A main focus of the team has been collecting and analyzing data from the battery management system while the car is running. We have experimented with and decided on shut off values for current, voltage, and temperature to prevent drivers from running the batteries past dangerous points. In addition to creating these shut off points, team members installed a buzzer to warn the driver when the lowest cell drops below 1.5 volts.

EV Spring Thaw Event 2016

The EV team headed to Garysburg, North Carolina this past weekend to participate in NCCAR’s Spring Thaw Event. The event was designed to be an opportunity for teams to get practice in events such as autocross and acceleration. Half the team left for the event around 6:30 PM Thursday night with the Datsun so that they could get to the track early the next morning. The rest of the team joined up at NCCAR around 4:30 on Friday. The Porsche did not join the team on this trip as it is still in the process of being converted from lead acid to lithium ion batteries.

On Friday, the team designed and set up an autocross course for all of the teams to practice on. The Datsun ran well, averaging times around a minute and twenty-five seconds on a relatively long course that included a slalom, chicago box, and 360. In the evening, the batteries started to weaken and when the team checked them they were reaching dangerous temperatures of around 130 degrees Fahrenheit and voltages on about 7 of them had dropped to 0, making them useless.

To handle this tense and upsetting situation, members of the team pulled an all-nighter, working on cooling the batteries, taking out the worn down packs, salvaging batteries, and wiring new packs in. The team also charged the main pack of batteries overnight so that the car could hopefully race again in the morning.

On Saturday, the team spent the morning finishing up the Datsun and getting it to run again. Overall, the voltage dropped from 144V to about 130V with the removal of 4 cells. The team continued to practice on the autocross course throughout the morning, stopping every couple of run throughs to check on how the batteries were holding up both in relation to charge and temperature. The team ended the event with a debriefing of how it went and what needs to be done in the future to prepare for the EV Challenge in April.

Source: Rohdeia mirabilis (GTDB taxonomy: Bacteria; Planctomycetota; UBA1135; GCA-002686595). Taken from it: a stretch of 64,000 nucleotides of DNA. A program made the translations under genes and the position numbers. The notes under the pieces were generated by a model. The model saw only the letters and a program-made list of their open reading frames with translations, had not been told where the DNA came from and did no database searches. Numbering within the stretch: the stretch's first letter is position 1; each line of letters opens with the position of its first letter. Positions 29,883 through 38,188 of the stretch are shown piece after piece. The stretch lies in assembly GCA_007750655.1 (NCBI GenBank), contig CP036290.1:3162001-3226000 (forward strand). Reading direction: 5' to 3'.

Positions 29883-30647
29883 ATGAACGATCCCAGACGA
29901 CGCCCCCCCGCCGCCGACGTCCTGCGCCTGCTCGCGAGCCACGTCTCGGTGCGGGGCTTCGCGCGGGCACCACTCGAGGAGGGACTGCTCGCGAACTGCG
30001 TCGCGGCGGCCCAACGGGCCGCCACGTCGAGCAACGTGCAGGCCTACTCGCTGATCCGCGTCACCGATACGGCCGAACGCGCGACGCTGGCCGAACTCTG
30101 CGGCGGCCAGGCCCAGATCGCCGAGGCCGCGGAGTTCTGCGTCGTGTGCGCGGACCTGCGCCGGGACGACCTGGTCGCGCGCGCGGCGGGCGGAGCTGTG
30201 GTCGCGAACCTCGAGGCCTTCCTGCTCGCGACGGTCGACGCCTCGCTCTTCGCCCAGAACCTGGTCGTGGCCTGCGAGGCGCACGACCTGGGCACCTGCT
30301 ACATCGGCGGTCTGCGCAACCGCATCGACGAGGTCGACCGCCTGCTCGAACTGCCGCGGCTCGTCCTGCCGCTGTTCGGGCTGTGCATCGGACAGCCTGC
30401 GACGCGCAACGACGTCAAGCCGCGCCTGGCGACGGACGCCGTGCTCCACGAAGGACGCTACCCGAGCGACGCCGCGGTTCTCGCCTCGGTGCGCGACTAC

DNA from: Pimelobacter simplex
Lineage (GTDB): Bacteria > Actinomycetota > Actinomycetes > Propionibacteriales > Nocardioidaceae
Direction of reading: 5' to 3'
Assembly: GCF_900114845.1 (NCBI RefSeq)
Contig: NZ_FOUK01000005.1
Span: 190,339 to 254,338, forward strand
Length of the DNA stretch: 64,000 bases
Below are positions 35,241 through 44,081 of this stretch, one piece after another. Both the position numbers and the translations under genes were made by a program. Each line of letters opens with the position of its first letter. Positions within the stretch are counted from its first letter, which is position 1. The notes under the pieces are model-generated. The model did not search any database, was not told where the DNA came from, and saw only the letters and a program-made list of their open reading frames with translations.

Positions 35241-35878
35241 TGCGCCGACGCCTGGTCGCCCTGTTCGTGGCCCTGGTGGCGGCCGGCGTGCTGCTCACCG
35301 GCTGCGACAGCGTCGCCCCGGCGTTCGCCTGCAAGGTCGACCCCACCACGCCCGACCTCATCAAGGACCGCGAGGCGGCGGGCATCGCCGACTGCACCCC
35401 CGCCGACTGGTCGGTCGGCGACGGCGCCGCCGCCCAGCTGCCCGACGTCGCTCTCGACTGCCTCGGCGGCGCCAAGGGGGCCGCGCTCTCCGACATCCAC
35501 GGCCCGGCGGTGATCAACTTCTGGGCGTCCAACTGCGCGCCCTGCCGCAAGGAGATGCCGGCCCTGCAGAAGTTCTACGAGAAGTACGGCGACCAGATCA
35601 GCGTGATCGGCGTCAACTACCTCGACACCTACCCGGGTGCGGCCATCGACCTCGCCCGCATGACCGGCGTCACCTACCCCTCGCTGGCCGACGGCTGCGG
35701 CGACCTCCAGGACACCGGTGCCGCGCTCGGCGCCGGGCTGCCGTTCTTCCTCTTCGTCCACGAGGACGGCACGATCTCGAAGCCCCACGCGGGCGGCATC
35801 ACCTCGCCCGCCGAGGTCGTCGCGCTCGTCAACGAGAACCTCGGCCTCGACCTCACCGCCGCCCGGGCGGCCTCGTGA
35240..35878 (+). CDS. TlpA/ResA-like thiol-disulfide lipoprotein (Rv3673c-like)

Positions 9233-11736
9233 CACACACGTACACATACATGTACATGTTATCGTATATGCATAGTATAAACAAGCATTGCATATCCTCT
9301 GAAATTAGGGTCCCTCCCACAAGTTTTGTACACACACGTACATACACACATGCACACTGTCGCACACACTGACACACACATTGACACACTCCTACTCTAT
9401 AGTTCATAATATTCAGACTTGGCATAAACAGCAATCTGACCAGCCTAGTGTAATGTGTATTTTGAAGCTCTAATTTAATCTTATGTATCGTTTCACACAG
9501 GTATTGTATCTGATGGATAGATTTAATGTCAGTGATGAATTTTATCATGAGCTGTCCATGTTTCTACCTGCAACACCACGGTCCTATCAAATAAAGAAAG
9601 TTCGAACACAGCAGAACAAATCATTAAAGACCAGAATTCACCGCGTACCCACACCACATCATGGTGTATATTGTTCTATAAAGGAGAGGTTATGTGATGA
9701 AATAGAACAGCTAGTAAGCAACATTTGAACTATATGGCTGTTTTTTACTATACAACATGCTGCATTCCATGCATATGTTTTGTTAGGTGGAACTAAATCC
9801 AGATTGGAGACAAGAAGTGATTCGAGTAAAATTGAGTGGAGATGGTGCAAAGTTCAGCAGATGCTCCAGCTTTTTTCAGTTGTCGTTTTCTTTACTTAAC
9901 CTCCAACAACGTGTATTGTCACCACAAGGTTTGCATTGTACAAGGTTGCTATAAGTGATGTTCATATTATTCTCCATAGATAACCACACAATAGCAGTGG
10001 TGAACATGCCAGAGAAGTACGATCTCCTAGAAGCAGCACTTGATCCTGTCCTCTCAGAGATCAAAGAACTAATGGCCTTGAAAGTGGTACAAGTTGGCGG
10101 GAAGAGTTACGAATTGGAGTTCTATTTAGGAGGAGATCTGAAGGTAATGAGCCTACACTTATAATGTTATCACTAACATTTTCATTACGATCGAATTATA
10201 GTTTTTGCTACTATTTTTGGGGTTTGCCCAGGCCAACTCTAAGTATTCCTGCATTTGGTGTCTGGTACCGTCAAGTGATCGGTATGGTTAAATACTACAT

Overall, the weekend was a great experience for everyone on the team. Every body got a chance to drive, giving some new members the opportunity to drive the car for the first time. We also had a passenger seat which gave people the opportunity to ride along as the car dodged (and sometimes hit) cones. The team did a great job of keeping positive attitudes in times of stress and hardship when the discovery was made that the batteries had been damaged and was able to put all the things they’ve learned this year to work under a large amount of pressure. The team made connections with members of other teams, talked with people connected to NCCAR, and even got to see a solar powered car brought to the event by a college team.

The team will eagerly continue working on bettering their cars for the EV Challenge in Raleigh, North Carolina in April with hopes of bringing a powerful Datsun and a lithium ion-powered Porsche.

2015 EV Neat Rally

The team met dark and early for the 2015 EV Neat Rally at 4:30 am on Friday. We hitched the trailer to the back of the truck, packed up all our gear, and left for the NCCAR facility in North Carolina at around 5:00 am. At the event, the team listened to several seminars including troubleshooting, battery chemistry, sponsorship/outreach, and STEM cycle construction. For official design and safety regulations regarding the STEM cycle, click here. Later in the day, all the teams from the participating schools were scrambled into groups of three for a pit-crew competition which entailed using an air wrench to swap two tires on a jacked car. Members from the SVGS EV team scored first and third place in the competition. On Saturday, the team designed an autocross track for all the schools to practice on in an unofficial competition.  Team members drove the Porsche and gained experience with basic handling, manual transmissions, and even worked our way up to drifting around sharp corners . We departed from the event at around 2:00 pm.

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SVGS EV Team Goes to NC EV Challenge

Team members show off their second place overall trophy from the North Carolina EV Challenge event
Team members show off their second place overall trophy from the North Carolina EV Challenge event

On April 24-26, the SVGS Electric Vehicle team went down to North Carolina to participate in the 2015 EV Challenge at NCCAR (North Carolina Center for Automotive Research). The team competed in events such as autocross, acceleration, range, vehicle design, oral presentation, EV jeopardy, and troubleshooting; the team received recognition in many of these categories. Each team member got a chance to work on their driving skills on the track and expand their knowledge of electric vehicles by talking to members and mentors of other teams at the competition.

The team showed two cars this year: the Datsun 240Z and the Porsche 911. The 240Z performed on ~150V of Lithium Ion batteries while the Porsche ran on Lead Acid batteries. Future plans for the cars include the installation of new battery management systems on both and the conversion of the Porsche to Lithium Ion batteries.

Photo of all the teams and electric vehicles at the EV Challenge
Photo of all the teams and electric vehicles at the EV Challenge

Specific awards received by the team include:

2nd in the modified division

2nd in the autocross

3rd in the vehicle design category

3rd in the acceleration

3rd in the range event